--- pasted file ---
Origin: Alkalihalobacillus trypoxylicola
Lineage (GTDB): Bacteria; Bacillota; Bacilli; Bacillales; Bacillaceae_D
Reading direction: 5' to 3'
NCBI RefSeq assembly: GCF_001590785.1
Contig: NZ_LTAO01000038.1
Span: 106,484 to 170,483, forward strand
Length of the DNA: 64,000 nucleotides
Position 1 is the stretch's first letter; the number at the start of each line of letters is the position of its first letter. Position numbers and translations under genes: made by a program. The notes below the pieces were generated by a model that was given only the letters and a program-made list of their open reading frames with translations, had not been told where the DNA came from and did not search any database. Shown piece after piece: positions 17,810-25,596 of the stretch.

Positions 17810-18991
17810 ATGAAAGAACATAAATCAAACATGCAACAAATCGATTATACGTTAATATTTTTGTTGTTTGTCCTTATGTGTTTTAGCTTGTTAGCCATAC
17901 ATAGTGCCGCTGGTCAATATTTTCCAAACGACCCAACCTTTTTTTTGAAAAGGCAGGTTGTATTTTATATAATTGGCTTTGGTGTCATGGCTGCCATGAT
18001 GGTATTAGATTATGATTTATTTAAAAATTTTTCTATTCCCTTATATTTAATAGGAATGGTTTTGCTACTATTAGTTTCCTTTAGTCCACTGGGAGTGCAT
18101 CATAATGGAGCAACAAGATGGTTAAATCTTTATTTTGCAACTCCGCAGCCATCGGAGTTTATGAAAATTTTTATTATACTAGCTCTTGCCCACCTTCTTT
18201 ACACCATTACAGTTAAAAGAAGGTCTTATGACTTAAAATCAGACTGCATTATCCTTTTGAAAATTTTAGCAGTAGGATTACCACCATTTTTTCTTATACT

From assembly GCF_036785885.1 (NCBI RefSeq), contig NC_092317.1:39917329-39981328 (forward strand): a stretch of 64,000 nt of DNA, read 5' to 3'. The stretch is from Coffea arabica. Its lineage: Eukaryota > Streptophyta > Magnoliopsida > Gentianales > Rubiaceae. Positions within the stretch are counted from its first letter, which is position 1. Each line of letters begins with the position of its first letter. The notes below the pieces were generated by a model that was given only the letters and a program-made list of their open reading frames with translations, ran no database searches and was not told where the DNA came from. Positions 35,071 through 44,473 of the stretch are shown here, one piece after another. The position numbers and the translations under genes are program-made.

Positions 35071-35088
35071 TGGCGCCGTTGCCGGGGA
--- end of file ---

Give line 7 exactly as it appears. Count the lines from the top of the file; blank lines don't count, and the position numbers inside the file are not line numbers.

Length of the DNA: 64,000 nucleotides